Jonathan Zausmer

Madiba, we need you

As a friend simply put it “It’s been a terrible week”.

No doubt there have been worse. Just three years ago we were shocked and stunned by the heinous crimes committed in the name of Palestinian freedom by students who slaughtered five family members in their beds including a three month old infant.

But there was something about this last week that has brought the Israeli-Palestinian deadlock to the lowest point. An entire country reeled in revulsion at the execution of three innocent boys and a wake-up call resonated here and around the world regarding the deep ethos of violence emanating from the extreme side of the Palestinian liberation movement. While Abu Mazen courageously stood his ground and condemned the kidnapping we also witnessed the glee and ugliness evident in parts of the Palestinian public in the misfortune and the yet unknown fate of the three victims.

But what creates a stark contrast to many terrible weeks that came before and in the case of the second intifada – terrible years – is the brutalization and moral corruption now evident deep within Israeli society. Whether it is a counter-reaction to the unending string of suicide attacks between 2001 and 2005, or whether our quest for land, power and biblical entitlement has driven us to this place, or whether we are witnessing the birth of a monstrous hate-movement amongst us that has moved from mosque burning to lynching, it is cause for alarm and concern.

All this comes against the backdrop of a failed peace process, with an America burdened by financial crisis that has placed its focus on self-sustaining energy sourced from outside this region. It seems there is a clear lack of patience whether it be with Israel, Palestine, Iraq or Syria. Israel’s moral high ground – and there is a moral high ground compared to the abuses now evident within parts of the Middle East – doesn’t count for much in a cynical world if the maintenance required is neither cost effective or simply does not produce results especially if we consistently block out any justified moral argument with the dark shadow we ourselves create by perpetual occupation and settlement.

We are running out of hope and we are forging ahead into the sunset without vision. At this low point in the history of the Jewish State and in the crisis of where to go and how to get there we could do with a Mandela.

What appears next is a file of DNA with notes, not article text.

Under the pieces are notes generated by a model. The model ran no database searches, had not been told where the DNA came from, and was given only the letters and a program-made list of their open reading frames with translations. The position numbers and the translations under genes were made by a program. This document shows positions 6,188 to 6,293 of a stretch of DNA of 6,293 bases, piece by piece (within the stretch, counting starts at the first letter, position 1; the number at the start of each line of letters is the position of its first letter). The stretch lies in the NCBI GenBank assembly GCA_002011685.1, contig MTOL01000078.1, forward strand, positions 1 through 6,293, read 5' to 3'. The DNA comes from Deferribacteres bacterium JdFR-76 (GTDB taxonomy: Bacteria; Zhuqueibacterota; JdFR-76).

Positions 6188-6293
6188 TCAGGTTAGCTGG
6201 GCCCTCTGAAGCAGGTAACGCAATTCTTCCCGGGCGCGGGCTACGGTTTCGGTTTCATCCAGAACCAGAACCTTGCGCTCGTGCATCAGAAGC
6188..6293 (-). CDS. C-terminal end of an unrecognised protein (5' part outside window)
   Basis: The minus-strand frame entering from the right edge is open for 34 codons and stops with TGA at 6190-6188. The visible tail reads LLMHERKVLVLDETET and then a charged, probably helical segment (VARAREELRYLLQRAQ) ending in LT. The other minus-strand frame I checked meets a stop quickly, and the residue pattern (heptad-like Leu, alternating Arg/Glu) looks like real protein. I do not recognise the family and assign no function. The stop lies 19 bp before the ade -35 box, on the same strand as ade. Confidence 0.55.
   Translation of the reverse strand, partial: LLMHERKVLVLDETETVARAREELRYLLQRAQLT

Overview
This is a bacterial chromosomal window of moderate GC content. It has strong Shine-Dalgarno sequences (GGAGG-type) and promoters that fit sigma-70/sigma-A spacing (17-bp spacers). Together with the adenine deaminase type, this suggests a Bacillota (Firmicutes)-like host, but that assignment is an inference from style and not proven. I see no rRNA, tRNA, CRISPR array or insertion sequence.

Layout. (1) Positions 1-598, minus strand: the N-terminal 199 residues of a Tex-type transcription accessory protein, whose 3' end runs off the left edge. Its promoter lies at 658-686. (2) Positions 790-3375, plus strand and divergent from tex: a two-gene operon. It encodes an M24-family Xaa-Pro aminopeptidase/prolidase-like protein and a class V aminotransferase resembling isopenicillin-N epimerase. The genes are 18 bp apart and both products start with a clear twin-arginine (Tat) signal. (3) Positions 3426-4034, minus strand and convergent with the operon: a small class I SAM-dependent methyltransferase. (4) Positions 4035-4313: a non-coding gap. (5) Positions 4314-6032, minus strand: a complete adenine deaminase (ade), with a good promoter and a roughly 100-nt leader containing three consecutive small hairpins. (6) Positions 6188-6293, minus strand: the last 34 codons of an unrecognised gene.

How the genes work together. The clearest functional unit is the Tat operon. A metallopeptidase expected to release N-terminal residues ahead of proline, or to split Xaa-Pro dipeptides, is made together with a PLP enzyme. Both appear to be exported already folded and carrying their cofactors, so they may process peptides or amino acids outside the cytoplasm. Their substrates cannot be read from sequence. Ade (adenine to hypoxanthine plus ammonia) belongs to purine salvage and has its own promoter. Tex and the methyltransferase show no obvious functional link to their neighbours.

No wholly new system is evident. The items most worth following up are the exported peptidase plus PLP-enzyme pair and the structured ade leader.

Madiba, we need you.

But, as in the words of Shalom Hanoch, the Messiah will not come. Nor will he call. And neither will Madiba.

What we do have though, is Madiba’s legacy. It is an embodiment of values, ethics, determination, vision and compassion that all signify one of the greatest leaders in modern history. Many forget that the peace process in South Africa was all but lost, that we could be witnessing a very different reality there today. In April 1993, during peace negotiations an assassination of a revered black leader took South Africa to the brink of chaos beyond proportions we can imagine here today. Mandela brought that crisis to a safe end and with all its faults and distortions, peace and coexistence, respect and dignity, form the basis of a new life for all in that country.

We shall be discussing the Mandela Legacy at a gathering to which the public is invited on Thursday the 10th July. A unique collaboration of South Africans in Israel with completely different outlooks and political leanings together with members of the general public and with the support and participation of the South African ambassador will be looking at Mandela the man, the peace process in South Africa and its relevance to Israel. It will be held in English. All are invited. Details can be found in this link:

Maybe the simple act of moving from the sofa and the television screen, being a part of something positive and taking a humble step towards change can be a part of a butterfly effect to a greater and peaceful future. And if all you take home is a piece of the Mandela legacy, you may find it is something to nourish the soul after this terrible week.

About the Author
Originally from South Africa, Jonathan made aliya in the seventies, and lived and worked on a kibbutz for several years. He has a graduate degree in business from Boston University and is a managing partner of an Israeli based business. He was a co-founder of the Forum Tzora peace action group and participates in the Geneva Initiative workshops. He is the author of the book “Valley of Heaven and Earth”.